Friday, April 21, 2017

Spider-Man and Hourman in: "Detour Into Detonation!"



The full Spider-Man: Homecoming trailer has been released, and frankly, if you haven't seen it, don't watch it.  It seemed like one of those trailers that give away far too much of the plot.  It did look cool, and the inclusion of Iron Man will keep it fresh after five previous Spidey flicks (sort of a live-action issue of Marvel Team-Up).  I like the take on The Vulture as a scavenger of tech from leftover super-battles.  I'll definitely check this out in the theater and hope there are still a few surprises left.

These two first crossed paths back in STF #578,,,

16 comments:

Sonofjack Well said...

Cool cover, Ross.

I always thought that Hourman was kind of a strange name for Rex Tyler to adopt given that it is based on the fact that his powers only last for an hour at a time. It's almost as if he is giving the bad guys a clue to his biggest weakness. That would be like Superman calling himself Vulnerable-To-Kryptonite Man!

FreeLiveFree said...

This is kind of an interesting choice for a team-up.

Anonymous said...

I have to confess: I much prefer this sequel cover to the one for STF #578. That being said, I would like to reassure you that trailers rarely give away the whole final draft of a movie. Seeing as how most of them seem to be composed of out-takes that wind up on the editing room floor during post-production!

For example: it was implied, in the trailers for FATE OF THE FURIOUS, that Charlize Theron's character put Dom on an emotional short leash by threatening Brian and Mia! But, I went to see it...and guess what?

Completely different leverage/blackmail.

Cary Comic said...

Sad but true, Anon. :-(

Anonymous said...

Sonofjack, I quoted a similar thought last year. See https://braveandboldlost.blogspot.com/2016/07/hourman-vs-hulk.html?m=0 for responses.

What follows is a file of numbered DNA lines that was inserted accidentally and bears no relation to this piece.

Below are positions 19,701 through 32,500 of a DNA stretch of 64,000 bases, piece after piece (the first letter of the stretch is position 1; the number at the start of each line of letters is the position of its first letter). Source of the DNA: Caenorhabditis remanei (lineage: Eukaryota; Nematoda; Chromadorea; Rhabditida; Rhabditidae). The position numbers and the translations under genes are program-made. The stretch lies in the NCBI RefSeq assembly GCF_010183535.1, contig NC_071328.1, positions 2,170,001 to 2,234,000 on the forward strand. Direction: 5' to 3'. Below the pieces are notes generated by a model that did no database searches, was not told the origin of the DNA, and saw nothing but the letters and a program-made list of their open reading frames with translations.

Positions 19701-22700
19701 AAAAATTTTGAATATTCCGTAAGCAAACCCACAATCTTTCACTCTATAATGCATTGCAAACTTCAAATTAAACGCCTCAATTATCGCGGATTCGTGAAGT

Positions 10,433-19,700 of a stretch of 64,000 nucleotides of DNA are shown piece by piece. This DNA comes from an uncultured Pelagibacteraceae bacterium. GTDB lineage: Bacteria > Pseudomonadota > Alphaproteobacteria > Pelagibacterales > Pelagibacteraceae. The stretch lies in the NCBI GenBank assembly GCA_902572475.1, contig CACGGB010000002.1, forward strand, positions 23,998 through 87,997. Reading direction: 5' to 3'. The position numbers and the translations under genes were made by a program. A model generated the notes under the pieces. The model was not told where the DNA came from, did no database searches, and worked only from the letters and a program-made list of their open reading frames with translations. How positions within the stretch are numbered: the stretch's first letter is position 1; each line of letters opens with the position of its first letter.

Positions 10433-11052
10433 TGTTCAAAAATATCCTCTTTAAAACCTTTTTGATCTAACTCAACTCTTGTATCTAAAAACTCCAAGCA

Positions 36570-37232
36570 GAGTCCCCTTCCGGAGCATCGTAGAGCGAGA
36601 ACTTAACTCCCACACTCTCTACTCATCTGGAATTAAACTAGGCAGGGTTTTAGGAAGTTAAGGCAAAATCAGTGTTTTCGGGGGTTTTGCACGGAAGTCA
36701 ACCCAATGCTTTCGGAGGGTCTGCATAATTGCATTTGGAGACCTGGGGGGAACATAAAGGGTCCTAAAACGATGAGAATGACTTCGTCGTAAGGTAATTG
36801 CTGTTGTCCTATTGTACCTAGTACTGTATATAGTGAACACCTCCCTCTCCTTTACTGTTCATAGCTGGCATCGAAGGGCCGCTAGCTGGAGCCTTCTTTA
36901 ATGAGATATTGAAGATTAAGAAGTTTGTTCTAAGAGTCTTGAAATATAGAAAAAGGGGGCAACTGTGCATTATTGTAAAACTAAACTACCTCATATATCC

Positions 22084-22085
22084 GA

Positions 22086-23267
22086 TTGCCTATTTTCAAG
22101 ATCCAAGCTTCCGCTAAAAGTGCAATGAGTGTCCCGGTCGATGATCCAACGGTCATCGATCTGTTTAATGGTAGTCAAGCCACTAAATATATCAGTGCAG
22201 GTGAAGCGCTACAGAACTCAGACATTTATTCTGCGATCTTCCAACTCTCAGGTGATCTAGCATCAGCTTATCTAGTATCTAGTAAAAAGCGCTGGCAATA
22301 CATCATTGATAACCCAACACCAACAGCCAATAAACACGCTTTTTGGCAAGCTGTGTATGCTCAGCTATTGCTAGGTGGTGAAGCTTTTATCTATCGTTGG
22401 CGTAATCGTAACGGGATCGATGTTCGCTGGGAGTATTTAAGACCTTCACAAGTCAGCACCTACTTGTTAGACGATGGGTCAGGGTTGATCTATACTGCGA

Cary Comic said...

And, as your namesake replied, back then:

"That's why it's called 'suspension of disbelief.' The same thing could be said about the Ray (keep him literally in the dark) or Hawkman (literally clip his wings) or even Spider-man (spray him with insecticide)! Need I go on?"

Sonofjack Well said...


To the Anonymous whose comment I... uh, "borrowed": Oops! Sorry about that. I didn't consciously remember your comment, but I was reading this blog back then, so I must have read it when you originally posted it. I know you weren't accusing me of anything, but I think that I must have inadvertently plagiarized. D'oh!

To Cary Comic: I don't think the quote you referenced is really valid. The Ray is called the Ray and Hawkman is called Hawkman because they resemble a ray and a hawk respectively. Spider-Man's powers are spider-like. They chose names based on their abilities, not on their limitations.

Cary Comic said...

@Sonofjack: the limitations are the inherent flip side of the abilities. Something _any_ criminal genius could all too easily discern! Hence, Spidey getting bug-sprayed with ethyl chloride, discourtesy of Alistair Smythe, in one confrontation. Plus the Wizard recruiting Hydro-Man, for the Frightful Four, in order to douse the Human Torch with high-pressure blasts of water!